noise voltages to earth. They should be located as close to the IC as
possible, and connected directly to the earth plane. The area of the
track at the switch output (SW) should be as small as possible.
Connecting a 4.7-µF capacitor across the upper feedback capacitor helps
to reduce the level of the output ripple voltage.

The selection of the coil inductance is described in detail in the LT1615 data sheet at http://www.linear-tech.com.
Normally, a 4.7µH filter choke is satisfactory for output voltages less
than 7V. For higher voltages, a 10-µH choke should be used. In the data
sheet, the Coilcraft DO1608-472 (4.7 µF) and DO1608-100 (10 µF) are
recommended. The Schottky diode must naturally have a reverse blocking
voltage that is significantly greater than the value of the output
voltage. The types MBR0530 and SS24 are recommended. The shutdown input
(/SHDN) can be used to disable the step-up regulator by applying a
voltage that is less than +0.25V.

If the voltage at this pin is +0.9 V or higher, the LT1615 is
active. You must bear in mind that even when the IC is disabled, the
input voltage still can reach the output via the coil and the diode,
reduced only by the forward voltage drop of the diode. The second
circuit diagram for the LT1615 (Figure 2) shows how you can make a
symmetric power supply using this switching regulator. Here the switch
output of the IC is tapped off and rectified using a symmetrical
rectifier. The voltage divider at the positive output of the rectifier
determines the output voltage.

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RMS to DC Converter

In order to measure the RMS value of an alternating voltage an accurate converter is required to produce the true RMS value of its alternating input as a DC output. With simple sinewave inputs the RMS
voltage can simply be calculated as 0.707 times the peak AC voltage,
but with complex waveforms the calculation is not nearly as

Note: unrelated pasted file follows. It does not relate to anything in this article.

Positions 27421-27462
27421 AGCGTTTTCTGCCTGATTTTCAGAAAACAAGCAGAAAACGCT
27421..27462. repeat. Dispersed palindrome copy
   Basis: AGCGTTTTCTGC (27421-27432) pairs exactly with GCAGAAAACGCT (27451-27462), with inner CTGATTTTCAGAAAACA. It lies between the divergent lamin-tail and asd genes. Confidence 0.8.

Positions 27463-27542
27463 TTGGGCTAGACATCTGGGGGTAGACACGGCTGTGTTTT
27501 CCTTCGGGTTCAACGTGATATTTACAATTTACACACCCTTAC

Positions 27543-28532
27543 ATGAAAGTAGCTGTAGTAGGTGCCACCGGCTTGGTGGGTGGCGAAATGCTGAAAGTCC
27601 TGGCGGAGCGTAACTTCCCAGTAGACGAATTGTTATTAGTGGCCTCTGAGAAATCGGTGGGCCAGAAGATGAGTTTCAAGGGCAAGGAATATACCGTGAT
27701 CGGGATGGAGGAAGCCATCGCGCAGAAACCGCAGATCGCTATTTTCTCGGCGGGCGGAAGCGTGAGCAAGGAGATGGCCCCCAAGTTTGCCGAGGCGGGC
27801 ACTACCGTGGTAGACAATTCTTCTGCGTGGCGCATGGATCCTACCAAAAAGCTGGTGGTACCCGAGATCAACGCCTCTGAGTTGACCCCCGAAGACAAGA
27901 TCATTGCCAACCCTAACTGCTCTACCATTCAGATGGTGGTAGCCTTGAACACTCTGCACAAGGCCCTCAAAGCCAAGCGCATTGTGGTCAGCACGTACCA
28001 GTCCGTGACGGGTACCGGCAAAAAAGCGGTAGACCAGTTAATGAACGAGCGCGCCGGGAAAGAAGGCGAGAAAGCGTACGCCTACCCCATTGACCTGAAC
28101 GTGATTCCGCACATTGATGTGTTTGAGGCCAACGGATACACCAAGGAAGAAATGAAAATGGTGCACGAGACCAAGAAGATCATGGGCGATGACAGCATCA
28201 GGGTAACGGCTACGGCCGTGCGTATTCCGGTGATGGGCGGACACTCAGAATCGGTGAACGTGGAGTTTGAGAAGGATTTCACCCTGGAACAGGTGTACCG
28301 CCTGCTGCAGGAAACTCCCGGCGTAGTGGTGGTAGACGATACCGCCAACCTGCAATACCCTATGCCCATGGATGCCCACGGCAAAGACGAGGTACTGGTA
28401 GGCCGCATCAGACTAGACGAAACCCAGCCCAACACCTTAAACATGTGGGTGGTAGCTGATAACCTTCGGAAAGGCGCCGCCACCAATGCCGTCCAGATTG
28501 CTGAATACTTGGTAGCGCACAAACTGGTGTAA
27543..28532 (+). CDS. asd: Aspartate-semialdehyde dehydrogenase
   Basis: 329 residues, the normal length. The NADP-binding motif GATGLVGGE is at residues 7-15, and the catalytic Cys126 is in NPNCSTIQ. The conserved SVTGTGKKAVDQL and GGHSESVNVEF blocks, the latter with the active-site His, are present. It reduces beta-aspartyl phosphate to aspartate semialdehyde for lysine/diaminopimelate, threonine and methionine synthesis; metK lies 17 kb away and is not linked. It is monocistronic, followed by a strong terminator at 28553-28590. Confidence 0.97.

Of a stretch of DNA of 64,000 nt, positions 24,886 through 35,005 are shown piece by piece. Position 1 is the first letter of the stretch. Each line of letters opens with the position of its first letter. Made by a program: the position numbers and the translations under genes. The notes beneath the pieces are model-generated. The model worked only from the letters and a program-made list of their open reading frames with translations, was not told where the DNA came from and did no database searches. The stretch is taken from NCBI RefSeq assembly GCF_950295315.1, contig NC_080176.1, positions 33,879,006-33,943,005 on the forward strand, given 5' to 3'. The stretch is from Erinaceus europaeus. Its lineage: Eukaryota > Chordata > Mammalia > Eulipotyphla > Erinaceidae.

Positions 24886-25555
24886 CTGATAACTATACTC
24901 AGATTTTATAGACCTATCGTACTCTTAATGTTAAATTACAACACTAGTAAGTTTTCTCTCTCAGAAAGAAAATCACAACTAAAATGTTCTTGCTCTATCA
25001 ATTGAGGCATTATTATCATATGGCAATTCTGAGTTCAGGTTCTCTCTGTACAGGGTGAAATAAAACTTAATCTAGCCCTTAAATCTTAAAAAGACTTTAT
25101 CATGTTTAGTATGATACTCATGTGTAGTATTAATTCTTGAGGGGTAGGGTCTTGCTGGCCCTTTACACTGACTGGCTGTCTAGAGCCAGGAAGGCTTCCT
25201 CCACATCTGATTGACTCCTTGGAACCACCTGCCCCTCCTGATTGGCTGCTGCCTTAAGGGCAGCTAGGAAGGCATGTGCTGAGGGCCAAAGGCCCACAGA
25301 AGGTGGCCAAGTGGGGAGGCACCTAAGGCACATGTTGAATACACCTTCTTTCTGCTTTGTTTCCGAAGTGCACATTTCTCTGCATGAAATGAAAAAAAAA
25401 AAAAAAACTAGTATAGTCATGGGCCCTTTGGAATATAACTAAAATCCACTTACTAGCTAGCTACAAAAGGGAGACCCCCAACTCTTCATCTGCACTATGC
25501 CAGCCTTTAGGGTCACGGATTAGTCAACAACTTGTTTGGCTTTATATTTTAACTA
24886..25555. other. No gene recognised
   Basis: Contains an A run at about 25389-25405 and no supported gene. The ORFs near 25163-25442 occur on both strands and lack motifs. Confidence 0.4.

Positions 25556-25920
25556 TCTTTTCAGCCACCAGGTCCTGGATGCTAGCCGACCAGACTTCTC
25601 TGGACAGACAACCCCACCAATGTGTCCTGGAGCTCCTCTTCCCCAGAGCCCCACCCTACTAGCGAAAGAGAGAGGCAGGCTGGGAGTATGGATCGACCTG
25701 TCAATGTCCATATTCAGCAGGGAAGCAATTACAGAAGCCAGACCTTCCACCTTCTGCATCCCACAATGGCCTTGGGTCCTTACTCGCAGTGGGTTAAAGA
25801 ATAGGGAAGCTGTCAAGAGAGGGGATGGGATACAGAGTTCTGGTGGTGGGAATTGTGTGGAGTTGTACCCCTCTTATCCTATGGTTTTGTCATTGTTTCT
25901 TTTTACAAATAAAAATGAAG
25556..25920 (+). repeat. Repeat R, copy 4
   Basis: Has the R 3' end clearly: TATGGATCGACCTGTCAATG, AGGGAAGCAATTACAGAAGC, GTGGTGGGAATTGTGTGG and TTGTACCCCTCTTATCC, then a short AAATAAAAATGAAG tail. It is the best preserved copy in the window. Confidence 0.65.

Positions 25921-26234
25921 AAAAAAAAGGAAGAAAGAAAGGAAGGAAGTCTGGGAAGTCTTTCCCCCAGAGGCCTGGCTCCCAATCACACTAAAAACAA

straightforward. The RMS value is defined as the DC voltage that would give the same heating effect in a resistor as the alternating voltage. The LTC 1966 from Linear Technology (http://www.linear-tech.com)
uses a new form of delta-sigma conversion and is designed for battery
operation, drawing only 170µA from the supply. The new technique is
accurate to 0.02 % between 50 mV and 350 mV and is highly linear. It can
operate from 50 Hz to 1 kHz (with an error of 0.25 %) and up to 6 kHz
with a 1 % error.

The input voltage range on the differential inputs IN1 and IN2
extends to the supply rails, and so in the non-symmetrical circuit shown
here the voltage on IN1 can swing between 0 V and the supply voltage.
If the signal to be measured is AC only, then another coupling capacitor
will be required. The input impedance is many megohms. The output
voltage at the OUT pin can be offset by applying a DC voltage to the OUTRTN pin. This is particularly helpful when using the device with LCD
multimeter ICs such as the 7106. A further capacitor is connected to
the output which is charged up to the required voltage by the
switched-capacitor circuit in the converter. The capacitor required is
ten times smaller than that demanded by previous RMS to DC converter designs. The LTC1966 is not temperature sensitive and is available in an 8-pin MSOP package. It allows a tiny RMS to DC converter to be constructed using just four components.

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Sine Wave To TTL Converter

As the title implies,
the present circuit is intended to convert sinusoidal input signals to TTL
output signals. It can handle inputs of more than 100 mV and is
suitable for use at frequencies up to about 80 MHz. Transistor T1,
configured in a common-emitter circuit, is biased by voltage divider
R3–R5 such that the potential across output resistor R1 is about half
the supply voltage. When the circuit is driven by a signal whose
amplitude is between 100 mV and TTL level
(about 2 V r.m.s.), the circuit generates rectangular signals. The
lowest frequencies that could be processed by the prototype were around
100 kHz at an input level of 100 mV, and about 10 kHz when the input
signals were TTL level.

Circuit diagram:

Sine Wave To TTL Converter Circuit

Sine Wave To TTL Converter Circuit Diagram

Resistor R6 holds the input resistance at about 50 Ω, which is the
normal value in measurement techniques. It ensures that the effects of
long coaxial cables on the signal are negligible. If the converter is
used in a circuit with ample limits, R6 may be omitted, whereupon the
input resistance rises to 300 Ω.